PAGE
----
Art in EHS Life
What elements of art can be found in our daily lives? Read more to find about different places of our lives at EHS where art can be seen.
By Hayoung Lee
7:45 am, 30 minutes before the start of the first period, you rise up from your bed. As you reluctantly escape from the warmth of the bedsheets, you realize the light peeking through the blinds to be alarmingly paler and brighter than usual, and the atmosphere to be rather chilly. You rapidly open the blinds and discover a terrain of white-it’s snowing.
Winter is often described as the ‘artistic’ season. The cold and chilly air and the crisp snow are all imageries used in literature, visual art, theatre to set up as an environment to evoke emotion. In stories, the season of winter is used as pathetic fallacy, to describe a setting years after the dramatic climax of the story, where the characters come back to reflect back on their actions. In poetry, snow is used to describe silence and tranquility. In visual art, the landscape of white snow adds emphasis to the colorful subject of the piece, evoking the feeling of loneliness.
In all three instances, the season of winter is used to illustrate the feelings often perceived to be of sad emotions.
Meanings associated with snow have more to do with their hue than their temperature. The white color of fresh snow commonly implies innocence and simplicity. In fact, the expression “white as snow” is used in reference to purity and cleanliness. The feeling of tranquility evoked from snow may be due to how we view the scene of small speckles of ice piling to the ground to form
landscapes of white as renewal, the erasure of the current environment leading to the formation of a different world. The blankness of snow implies a new start, a time when an individual can solely focus and care for themselves, briefly forgetting that the world around them ever existed, until the time for the snow to melt.
Studies at the University of Southampton display a correlation between cold weather and one’s feelings of nostalgia. Researchers at the University of Southampton recruited college students to participate in five relatively basic studies centering around nostalgia to warmth.
Participants were asked to keep a journal of nostalgic feelings over 30 days, which were then compared to each day's weather.
In another experiment, participants were placed in rooms ranging from cold to comfortable to over-heated, and then asked how nostalgic they felt.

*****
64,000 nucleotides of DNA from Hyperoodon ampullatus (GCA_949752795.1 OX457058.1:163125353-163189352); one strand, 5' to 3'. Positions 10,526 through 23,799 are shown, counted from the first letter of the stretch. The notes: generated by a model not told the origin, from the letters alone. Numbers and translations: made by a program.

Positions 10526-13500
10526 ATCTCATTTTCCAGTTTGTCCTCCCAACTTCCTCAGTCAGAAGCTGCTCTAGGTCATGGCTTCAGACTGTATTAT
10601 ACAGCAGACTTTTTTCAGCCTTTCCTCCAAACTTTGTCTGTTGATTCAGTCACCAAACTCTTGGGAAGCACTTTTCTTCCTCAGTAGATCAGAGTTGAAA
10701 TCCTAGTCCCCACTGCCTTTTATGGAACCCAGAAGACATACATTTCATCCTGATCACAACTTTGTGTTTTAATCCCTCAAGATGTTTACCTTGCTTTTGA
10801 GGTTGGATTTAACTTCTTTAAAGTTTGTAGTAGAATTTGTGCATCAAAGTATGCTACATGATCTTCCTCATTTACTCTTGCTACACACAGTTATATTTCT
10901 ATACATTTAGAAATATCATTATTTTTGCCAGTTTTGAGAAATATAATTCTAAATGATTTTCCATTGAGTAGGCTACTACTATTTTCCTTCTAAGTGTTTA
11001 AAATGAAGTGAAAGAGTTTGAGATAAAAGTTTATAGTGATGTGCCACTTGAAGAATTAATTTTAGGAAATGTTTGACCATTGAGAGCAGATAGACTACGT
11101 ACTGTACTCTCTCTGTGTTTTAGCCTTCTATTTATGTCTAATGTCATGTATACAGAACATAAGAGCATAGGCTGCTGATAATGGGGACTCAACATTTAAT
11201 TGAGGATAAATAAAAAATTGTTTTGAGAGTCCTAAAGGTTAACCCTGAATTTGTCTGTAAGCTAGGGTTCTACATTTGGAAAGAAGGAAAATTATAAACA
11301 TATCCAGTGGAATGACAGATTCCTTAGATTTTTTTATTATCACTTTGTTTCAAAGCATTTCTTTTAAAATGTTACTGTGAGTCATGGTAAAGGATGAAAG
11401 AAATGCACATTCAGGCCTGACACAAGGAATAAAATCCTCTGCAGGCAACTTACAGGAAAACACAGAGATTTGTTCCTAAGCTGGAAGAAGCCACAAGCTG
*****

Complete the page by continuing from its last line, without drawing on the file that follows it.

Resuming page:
In another online study, participants listened to music and were asked about how nostalgic it made them feel, along with how warm they currently felt.
Another study placed participants in a cold room and instructed them to reflect on their nostalgic or ordinary memories, and then to guess the room's temperature.
The final study conducted participants to recall a nostalgic or ordinary memory, and then to place their hands in iced water and was instructed to keep them there for as long as they possibly could.
The journalers recorded more nostalgic thoughts on colder days. The people in cold rooms rated highest on nostalgia scales. The people for whom the music evoked the most sentimentality reported feeling warmer. The people told to think nostalgic thoughts while in the cold room had the warmest estimates for what the temperature actually was. And the participants in the ice water experiment lasted longest when they focused on nostalgic memories. The conclusion seemed clear and strong: Nostalgia appears to both to be evoked in chilly atmospheres and to have a protective effect against the cold -- either by making us feel warmer or at least increasing our tolerance.
If you're sad and lonely in the winter season, ponder about your happier times or childhood-it’ll enable you to feel more dominant over the seemingly endless snowy winter landscape and cold weather. Snow and cold weather may be the most literal action of daydreaming in the world of your own mind.